Early gene therapy trial for blindness promising
Thursday, January 16, 2014
LONDON (AP) — A small, preliminary study using gene therapy to treat a rare form of blindness is promising and could trigger similar efforts for other causes of vision loss, British doctors say.
They studied just six patients. Of those, two have had dramatic improvements in their vision and none has reported any serious side effects. The study was only designed to test the treatment's safety, not its effectiveness.
Gene therapy —inserting copies of a normal gene into a patient who has a faulty or missing gene — has previously been tried for other rare types of blindness with limited success.
All of the patients in the new trial were men with choroidermia, an inherited and untreatable form of progressive blindness. The disease is the result of a protein deficiency that kills eye cells that detect light.
"We're trying to rescue cells that would otherwise have died," said Dr. Robert MacLaren of the University of Oxford, who led the research. He and colleagues injected a harmless virus carrying the missing protein into the thinnest part of the patients' retinas. The study was paid for by the Wellcome Trust and Britain's Department of Health, and was published online Thursday in the journal, Lancet.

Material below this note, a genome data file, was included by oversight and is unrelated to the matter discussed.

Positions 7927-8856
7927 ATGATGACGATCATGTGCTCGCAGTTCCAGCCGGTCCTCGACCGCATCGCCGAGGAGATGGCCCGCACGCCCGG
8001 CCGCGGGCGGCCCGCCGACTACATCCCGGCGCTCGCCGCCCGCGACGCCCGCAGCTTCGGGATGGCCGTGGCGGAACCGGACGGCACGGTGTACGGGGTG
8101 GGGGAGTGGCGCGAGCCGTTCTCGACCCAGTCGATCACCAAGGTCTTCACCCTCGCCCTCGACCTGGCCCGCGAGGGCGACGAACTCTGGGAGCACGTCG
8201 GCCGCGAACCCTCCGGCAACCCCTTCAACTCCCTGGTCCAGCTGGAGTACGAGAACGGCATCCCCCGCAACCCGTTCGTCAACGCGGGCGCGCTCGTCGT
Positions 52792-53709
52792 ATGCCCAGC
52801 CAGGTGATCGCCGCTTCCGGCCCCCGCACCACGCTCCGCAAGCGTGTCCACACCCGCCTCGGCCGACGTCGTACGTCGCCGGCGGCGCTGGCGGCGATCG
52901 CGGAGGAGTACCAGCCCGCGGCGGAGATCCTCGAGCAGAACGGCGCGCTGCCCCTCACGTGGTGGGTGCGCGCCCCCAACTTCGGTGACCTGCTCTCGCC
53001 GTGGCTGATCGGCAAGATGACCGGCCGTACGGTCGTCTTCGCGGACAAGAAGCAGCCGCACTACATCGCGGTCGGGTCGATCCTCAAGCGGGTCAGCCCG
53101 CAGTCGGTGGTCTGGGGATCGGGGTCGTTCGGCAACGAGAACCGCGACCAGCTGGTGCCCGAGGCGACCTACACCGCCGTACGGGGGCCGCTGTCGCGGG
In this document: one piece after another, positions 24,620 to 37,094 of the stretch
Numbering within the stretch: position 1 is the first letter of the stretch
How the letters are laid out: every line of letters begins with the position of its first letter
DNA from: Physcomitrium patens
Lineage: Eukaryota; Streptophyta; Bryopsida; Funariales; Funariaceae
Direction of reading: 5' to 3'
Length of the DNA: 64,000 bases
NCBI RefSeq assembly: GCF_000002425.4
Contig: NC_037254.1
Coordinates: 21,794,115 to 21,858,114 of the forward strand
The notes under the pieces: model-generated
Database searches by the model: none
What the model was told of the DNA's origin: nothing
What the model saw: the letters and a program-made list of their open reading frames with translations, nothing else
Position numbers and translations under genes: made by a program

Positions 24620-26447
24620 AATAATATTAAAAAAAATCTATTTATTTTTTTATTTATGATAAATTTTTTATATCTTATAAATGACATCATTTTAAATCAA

Dr. Ian MacDonald, chairman of ophthalmology and visual sciences at the University of Alberta in Canada, who was not part of the study but is planning a similar trial, called the new work "very promising because there is really no other way to deliver this protein."
Since the paper only had data up to six months after the patients' surgeries, MacDonald said it was unclear if the treatment would last forever or if the men's eyesight would continue to worsen.
Dr. Jean Bennett of the University of Pennsylvania, who conducted earlier work for a different eye disease, called the new study results exciting and said the same approach might be useful for other causes of blindness, including macular degeneration.
But she also said scientists should be cautious in trying future gene therapy treatments. "We can do as much work as we can in the laboratory and try to sort out all the variables, but there are always surprises," she said.
Toby Stroh, 56, had the gene therapy surgery nearly two years ago and credits it with allowing him to keep reading and playing tennis.
"For the last 30 years, I've been living under the inevitability of going blind one day," said the London-based lawyer. "Now there is a real prospect I will be able to continue to see."
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